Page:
Her children are now in CPS custody.
Update from Prison Culture:
An email from Amanda Bishop who has organized a fundraising drive for Shanesha offers the following additional information:
Shanesha has been in jail over a week. She will be out within the next few days when her bail is done by her family. I do not know if the family would like me sharing any information regarding the jail she is at.
She has plans to get a specific lawyer when she is out. Her children are with family
Ms. Bishop also responded to a question about where the funds raised would be directed:
“All money from this fundraiser is deposited into a bank account of Shaneshas mother. The money is currently being used to bail her out. The money collected afterwards will be used for the care of herself and her children.”
Here is a local report where Ms. Bishop is quoted about the case here.
There is currently no more information available. @lifeandmorelife and I would like to encourage everyone who wants to support Shanesha to please donate to the fundraiser for now. You can also continue to spread the word about this story through your networks. A newsreport about this story is here.
We have been in touch with some folks based in Arizona, are gathering more information, and will provide updates as they become available.
Update #1 (4:30 p.m. central)
Shanesha is still in jail at this point. I was able to learn that she has a hearing scheduled on Friday at 8:30 am. Perhaps, she’ll be able to make bail at that point. Please keep donating to the fundraiser.
What we call ‘community accountability’ (some call it transformative justice, others call it as many names as there are people) has existed for as long as we hold collective memory. A simple definition of community accountability: any strategy to address violence, abuse or harm that creates safety, justice, reparations, and healing, without relying on police, prisons, childhood protective services, or any other state systems. Instead of police and prisons, community accountability strategies depend on something both potentially more accessible and more complicated: the communities surrounding the person who was harmed and the person who caused harm.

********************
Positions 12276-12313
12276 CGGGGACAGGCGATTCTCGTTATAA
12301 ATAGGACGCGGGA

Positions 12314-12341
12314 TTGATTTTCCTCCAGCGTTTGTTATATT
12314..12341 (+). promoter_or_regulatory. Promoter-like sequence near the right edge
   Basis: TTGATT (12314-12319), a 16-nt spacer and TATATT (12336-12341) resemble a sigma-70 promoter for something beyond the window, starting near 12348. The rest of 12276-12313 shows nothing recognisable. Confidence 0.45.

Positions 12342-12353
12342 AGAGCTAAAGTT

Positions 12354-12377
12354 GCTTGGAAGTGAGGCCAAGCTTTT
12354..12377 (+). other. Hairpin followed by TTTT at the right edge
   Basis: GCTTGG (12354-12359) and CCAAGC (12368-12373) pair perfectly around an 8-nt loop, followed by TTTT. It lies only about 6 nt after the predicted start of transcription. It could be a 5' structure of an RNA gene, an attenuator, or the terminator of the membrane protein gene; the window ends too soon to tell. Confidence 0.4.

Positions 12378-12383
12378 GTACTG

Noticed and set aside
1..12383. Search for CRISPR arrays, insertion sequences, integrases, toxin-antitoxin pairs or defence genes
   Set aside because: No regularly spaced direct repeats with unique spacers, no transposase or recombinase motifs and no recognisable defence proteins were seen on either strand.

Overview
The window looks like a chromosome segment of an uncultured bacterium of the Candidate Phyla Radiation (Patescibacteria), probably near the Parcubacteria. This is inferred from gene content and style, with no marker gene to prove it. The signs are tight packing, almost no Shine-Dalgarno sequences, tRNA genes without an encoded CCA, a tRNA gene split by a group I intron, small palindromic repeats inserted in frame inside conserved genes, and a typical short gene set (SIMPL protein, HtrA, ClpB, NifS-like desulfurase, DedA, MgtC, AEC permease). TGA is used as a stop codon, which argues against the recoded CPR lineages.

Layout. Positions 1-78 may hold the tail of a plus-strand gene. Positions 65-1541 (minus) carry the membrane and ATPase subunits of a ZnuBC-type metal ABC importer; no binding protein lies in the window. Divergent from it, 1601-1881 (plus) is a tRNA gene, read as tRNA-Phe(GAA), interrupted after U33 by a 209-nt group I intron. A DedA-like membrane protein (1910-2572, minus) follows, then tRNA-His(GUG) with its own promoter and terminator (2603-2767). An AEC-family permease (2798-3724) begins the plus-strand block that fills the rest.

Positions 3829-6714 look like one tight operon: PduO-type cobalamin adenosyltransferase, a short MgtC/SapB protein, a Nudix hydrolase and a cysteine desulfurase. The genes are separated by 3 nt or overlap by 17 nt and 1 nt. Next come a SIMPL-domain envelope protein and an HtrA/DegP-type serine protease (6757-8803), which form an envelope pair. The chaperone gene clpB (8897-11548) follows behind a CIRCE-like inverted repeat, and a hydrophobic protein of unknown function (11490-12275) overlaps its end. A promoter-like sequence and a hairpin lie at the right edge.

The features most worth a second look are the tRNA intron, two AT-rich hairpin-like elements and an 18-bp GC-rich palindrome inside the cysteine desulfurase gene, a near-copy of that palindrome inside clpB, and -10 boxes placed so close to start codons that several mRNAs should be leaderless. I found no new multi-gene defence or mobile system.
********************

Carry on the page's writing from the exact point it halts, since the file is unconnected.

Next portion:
Many people are also working with the term ‘transformative justice.’ The organization generationFIVE defines transformative justice as ‘an approach to respond to and prevent child sexual abuse and other forms of violence that puts transformation and liberation at the heart of the change. It is an approach that looks at the experiences of both the individuals and communities involved, and the larger social conditions at work; an approach that seeks to integrate both personal and social transformation.
Excerpt from The Revolution Starts at Home by Leah Lakshmi Piepzna-Samarasinha
Here is the full PDF
"I think about how in queer communities, especially queer people of color communities, you know how much shit your lovers/partners have been through. How they are often survivors, if not of physical or sexual violence, then definitely of the violence of oppression. How can we hold them accountable and still get them the support they need for the fucked up shit they have been through and still keep ourselves safe? How do we share community? How do survivors get past the shock that “one of us” is recreating the violence? The guilt of not wanting to add to our lover’s oppression or make their situation worse? The fear that the community we found or created will hate us, shun us, expel us for shaking up the foundation of trust we thought we shared?"
—jai dulani “the revolution starts at home: pushing through the fear”
so i’m pretty sure this zine is just going to have me sobbing the entire time.
When a story is told or collected, silence is broken. This is no small thing. Isolation is a key factor and tool in perpetuating violence. Survivors of violence often find themselves silenced or stripped of power by their abusers, by the criminal legal system, or by the shame and fear that often accompany survival. Sharing stories allows the telling and retelling of what survivors - people who so often have been told that their voices are not worth hearing - have weathered and withstood. At its strongest, the act of naming the violence breaks an essential circuit in the cycle of violence.
— from “Making Our Stories Matter” by Rachael Herzing and Isaac Ontiveros, featured in The Revolution Starts at Home.